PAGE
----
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The Dyslexia advantage

At Solihull Dyslexia Centre, we identify learning strengths as well as learning difficulties to boost self-esteem and suggest efficient learning strategies.

The traditional view is that dyslexia is a disability that has a negative impact.
This stems from the medical model of disability; there is something intrinsically “wrong” with the individual that leads to disadvantages in life, and we should try to cure the person. However, there is no “cure” for dyslexia. Many have instead adopted the social model, making a distinction between “impairment” and “disability”.
A person may have a difference in their physical or psychological features (impairments), but they are only “disabled” because society is not properly adapted to take account of their impairments. You may wish to explore or to find out more.

Some dyslexia benefits are explained in “The Gift of Dyslexia. Why Some of the Smartest People Can't Read and How They Can Learn.” Ronald D. Davis with Eldon M.Braun. (Perigee Books, Revised and Expanded Edition, 2010). The website at states: Dyslexic people are highly creative, intuitive, and excel at three-dimensional problem solving and hands-on learning. Our visual and holistic learning style means that we learn best through the creative process, with methods that focus on mastery of the meanings of words and symbols. The true gift of dyslexia is the gift of mastery. When we use learning methods that fit our thinking style, we can excel in academics and read and write efficiently.”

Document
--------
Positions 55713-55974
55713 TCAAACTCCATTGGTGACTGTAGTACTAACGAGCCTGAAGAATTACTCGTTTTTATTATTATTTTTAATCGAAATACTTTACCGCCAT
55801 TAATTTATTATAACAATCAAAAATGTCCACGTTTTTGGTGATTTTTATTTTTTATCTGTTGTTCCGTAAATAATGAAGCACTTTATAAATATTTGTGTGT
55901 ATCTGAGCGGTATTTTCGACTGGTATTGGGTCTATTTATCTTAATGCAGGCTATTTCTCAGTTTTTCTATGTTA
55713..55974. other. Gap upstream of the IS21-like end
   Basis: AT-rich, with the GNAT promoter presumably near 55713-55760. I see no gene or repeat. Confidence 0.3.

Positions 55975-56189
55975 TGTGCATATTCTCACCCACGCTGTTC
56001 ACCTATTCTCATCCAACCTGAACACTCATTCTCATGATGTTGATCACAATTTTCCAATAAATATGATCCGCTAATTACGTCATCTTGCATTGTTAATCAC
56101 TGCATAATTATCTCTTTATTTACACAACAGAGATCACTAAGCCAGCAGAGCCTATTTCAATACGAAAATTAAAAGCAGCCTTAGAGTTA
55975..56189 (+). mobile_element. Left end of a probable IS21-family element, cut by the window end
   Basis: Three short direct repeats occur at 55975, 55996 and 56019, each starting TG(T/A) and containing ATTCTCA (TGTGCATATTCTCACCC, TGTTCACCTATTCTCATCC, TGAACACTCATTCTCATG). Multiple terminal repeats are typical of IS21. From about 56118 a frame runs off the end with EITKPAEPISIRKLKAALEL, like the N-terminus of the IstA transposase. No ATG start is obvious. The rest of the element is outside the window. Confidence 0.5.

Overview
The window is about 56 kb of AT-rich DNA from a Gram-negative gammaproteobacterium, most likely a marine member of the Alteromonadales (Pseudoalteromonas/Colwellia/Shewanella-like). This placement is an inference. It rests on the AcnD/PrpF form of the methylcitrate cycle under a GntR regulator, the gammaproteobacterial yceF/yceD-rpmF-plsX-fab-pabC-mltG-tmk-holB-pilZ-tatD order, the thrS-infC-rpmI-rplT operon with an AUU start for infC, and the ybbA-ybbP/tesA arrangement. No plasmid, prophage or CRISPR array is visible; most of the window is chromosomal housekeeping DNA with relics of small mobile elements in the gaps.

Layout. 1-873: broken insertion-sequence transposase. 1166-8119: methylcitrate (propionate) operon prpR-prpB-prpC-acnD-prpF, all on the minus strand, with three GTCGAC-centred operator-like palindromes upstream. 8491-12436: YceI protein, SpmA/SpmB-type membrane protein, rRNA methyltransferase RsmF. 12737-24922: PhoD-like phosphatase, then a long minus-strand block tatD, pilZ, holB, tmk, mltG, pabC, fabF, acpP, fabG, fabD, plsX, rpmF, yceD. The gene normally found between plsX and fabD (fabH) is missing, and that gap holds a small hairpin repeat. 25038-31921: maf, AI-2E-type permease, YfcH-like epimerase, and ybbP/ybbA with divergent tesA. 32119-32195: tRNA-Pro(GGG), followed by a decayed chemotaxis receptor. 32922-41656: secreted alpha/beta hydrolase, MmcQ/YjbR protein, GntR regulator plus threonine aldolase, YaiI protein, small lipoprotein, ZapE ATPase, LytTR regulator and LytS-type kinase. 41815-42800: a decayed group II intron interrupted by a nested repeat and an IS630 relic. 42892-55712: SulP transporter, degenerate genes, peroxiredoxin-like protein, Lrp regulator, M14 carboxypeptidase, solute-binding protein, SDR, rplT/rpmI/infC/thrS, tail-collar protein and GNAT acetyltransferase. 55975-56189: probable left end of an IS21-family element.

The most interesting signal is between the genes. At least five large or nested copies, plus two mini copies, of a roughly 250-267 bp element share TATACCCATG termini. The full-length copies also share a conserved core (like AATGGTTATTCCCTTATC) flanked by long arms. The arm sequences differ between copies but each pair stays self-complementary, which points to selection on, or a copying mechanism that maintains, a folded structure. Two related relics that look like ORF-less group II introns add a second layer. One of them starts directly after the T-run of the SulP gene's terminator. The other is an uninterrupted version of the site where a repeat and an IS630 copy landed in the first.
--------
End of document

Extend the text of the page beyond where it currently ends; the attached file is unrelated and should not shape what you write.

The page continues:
A recent book called “The Dyslexic Advantage: Unlocking the potential of the dyslexic brain” (Brock, L. Eide and Fernette F. Eide, Hay House, 2011) suggests that the dyslexic brain is “wired” differently and this leads to a set of advantages.
The dyslexic brain develops differently and dyslexic people approach problem-solving in a different way. Four dyslexic advantages that have enabled great success in a range of areas are explored:

Material Reasoning-"about the shape, size, motion, position, or orientation in space of physical objects, and the way those objects interact".

Interconnecting Reasoning-"how objects, ideas, events or experiences are related to each other, either by "likeness" or "togetherness".

Narrative Reasoning-"the ability to construct a connected series of "mental scenes" from past experiences that can be used to recall the past, explain the present, stimulate potential future or imaginary scenarios, and grasp and test important concepts".

Dynamic Reasoning-"to accurately predict past or future states when components are variable or ambiguous and for making "best fit" predictions in settings where precise answers aren't possible".

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